[openstack-dev] [heat] autoscaling and load balancers

Miguel Grinberg miguel.s.grinberg at gmail.com
Thu Apr 9 01:51:43 UTC 2015

Hi Angus,

Regarding this:

> As Zane suggested, you should think of autoscaling as been in a different

It's not that I can't see your point of view. I can imagine an autoscaling
service. I agree with you guys that if we had that, then none of this would
be Heat's concern.

When I think of this separate autoscaling service that can be used without
Heat, I imagine that it provides a mechanism to update interested entities,
such as (but not exclusively) load balancers when there is a scaling event,
or actually any event of interest. So if we had autoscaling as a service
running outside of Heat, we would not be talking about this problem. Heat
would not refresh the ASG attributes and it would not know when the ASG
resizes, but it wouldn't need to, because this imaginary service would have
some way to talk to the load balancer or anybody else that wants to do
stuff based on its state. I would probably not even create my load balancer
as a heat resource in that situation, I would not need to.

For such a service we would have a lightweight wrapper Heat resource that
would take some inputs and invoke the service public APIs. This resource
would not take a heat sub-resource or nested stack as the scaled entity,
since that service runs outside of Heat and manages its own pool of scaled
entities. The wrapper resource would probably not expose the pool size, or
any properties of the scaled entities, because none of this would be in
heat's domain. Even if you had that information, it would not be of much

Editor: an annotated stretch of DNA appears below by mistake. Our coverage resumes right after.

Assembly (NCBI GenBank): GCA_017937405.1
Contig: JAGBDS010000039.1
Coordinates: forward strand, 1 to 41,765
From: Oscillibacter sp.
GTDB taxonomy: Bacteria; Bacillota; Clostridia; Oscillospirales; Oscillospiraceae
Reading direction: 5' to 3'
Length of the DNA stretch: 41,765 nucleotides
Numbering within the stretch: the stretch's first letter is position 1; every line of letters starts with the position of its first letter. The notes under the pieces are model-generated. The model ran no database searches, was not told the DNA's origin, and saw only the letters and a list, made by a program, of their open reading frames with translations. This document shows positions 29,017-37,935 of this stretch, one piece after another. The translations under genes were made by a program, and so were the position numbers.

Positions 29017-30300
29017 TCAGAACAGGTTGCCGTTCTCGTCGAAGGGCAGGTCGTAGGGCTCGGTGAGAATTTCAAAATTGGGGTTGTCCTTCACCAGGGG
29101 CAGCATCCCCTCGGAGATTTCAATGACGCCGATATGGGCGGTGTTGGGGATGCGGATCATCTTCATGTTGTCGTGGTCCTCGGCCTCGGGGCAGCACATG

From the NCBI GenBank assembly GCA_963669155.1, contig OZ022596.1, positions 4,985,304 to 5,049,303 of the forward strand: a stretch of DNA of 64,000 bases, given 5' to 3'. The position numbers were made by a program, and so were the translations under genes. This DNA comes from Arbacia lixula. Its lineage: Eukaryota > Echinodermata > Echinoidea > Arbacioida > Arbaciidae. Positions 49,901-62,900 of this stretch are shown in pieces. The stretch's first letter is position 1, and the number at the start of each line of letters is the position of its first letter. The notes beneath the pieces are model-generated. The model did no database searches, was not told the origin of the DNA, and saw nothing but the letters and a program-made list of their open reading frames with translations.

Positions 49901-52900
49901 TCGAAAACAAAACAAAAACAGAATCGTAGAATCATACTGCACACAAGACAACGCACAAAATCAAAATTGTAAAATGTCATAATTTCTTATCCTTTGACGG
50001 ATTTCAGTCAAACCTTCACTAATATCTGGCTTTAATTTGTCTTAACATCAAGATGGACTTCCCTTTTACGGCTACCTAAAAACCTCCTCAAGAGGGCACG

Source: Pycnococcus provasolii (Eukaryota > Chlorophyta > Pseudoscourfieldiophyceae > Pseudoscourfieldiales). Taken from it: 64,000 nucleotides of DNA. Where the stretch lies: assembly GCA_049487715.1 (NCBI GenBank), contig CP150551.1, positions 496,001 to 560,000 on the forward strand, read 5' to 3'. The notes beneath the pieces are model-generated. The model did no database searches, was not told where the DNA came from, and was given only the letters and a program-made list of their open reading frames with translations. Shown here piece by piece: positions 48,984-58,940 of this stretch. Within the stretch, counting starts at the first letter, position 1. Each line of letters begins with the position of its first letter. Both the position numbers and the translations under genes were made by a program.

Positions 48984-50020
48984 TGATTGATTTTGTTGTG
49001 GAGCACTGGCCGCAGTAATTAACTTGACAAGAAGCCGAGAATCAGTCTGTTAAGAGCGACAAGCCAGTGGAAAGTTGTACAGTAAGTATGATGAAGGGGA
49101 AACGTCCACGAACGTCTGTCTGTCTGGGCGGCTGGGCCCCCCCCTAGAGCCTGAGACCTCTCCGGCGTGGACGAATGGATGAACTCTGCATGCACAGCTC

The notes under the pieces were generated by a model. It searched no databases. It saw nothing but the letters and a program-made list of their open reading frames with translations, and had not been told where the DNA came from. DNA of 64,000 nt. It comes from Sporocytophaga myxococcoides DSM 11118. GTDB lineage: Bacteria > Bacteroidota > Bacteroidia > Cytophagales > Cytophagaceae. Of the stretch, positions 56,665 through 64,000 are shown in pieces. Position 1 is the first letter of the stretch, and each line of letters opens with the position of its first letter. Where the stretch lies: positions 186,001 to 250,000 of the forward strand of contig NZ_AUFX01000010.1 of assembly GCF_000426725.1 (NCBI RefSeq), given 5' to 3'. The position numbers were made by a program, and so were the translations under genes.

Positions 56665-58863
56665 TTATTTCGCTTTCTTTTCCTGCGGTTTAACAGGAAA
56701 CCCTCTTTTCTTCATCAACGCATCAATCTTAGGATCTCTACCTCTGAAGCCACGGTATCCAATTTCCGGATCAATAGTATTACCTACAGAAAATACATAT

use within a stack. The ASG becomes sort of a black box, like other
openstack native resources. This would be nice because it moves the
notification problem to a dedicated service where it can be best addressed.

So I do get what you are saying. But looking at things that way does not
help solve my problem. LBAAS isn't widely deployed, and the OS::Heat::ASG
lacks a good notification mechanism, so I'm still left with the same
choices, which are to either build my own notifications (using a custom
resource or maybe polling the API from the lb instance), or else not use
Heat's ASG and instead build my own autoscaler.

I know you guys don't like the AWS autoscaling mechanism, I agree that it
isn't a well thought out design, but I can't ignore its one good quality:
it works.

Anyway, I ended up writing yet another long email. :)

I'll let you guys know if I come up with any other ideas that don't
disagree with the original design you envisioned for the ASG. Thanks for
spending the time discussing this, it was a really useful discussion.



On Wed, Apr 8, 2015 at 6:21 PM, Angus Salkeld <asalkeld at mirantis.com> wrote:

> On Thu, Apr 9, 2015 at 8:03 AM, Miguel Grinberg <
> miguel.s.grinberg at gmail.com> wrote:
>> Zane, replies inline.
>> On Wed, Apr 8, 2015 at 3:46 PM, Zane Bitter <zbitter at redhat.com> wrote:
>>> On 07/04/15 22:02, Miguel Grinberg wrote:
>>>> Hi,
>>>> The OS::Heat::AutoScalingGroup resource is somewhat limited at this
>>>> time, because when a scaling even occurs it does not notify dependent
>>>> resources, such as a load balancer, that the pool of instances has
>>>> changed.
>>> As Thomas mentioned, the 'approved' way to solve this is to make your
>>> scaled unit a stack, and include a Neutron PoolMember resource in it.
>> LBAAS is an optional, now even external component, not part of the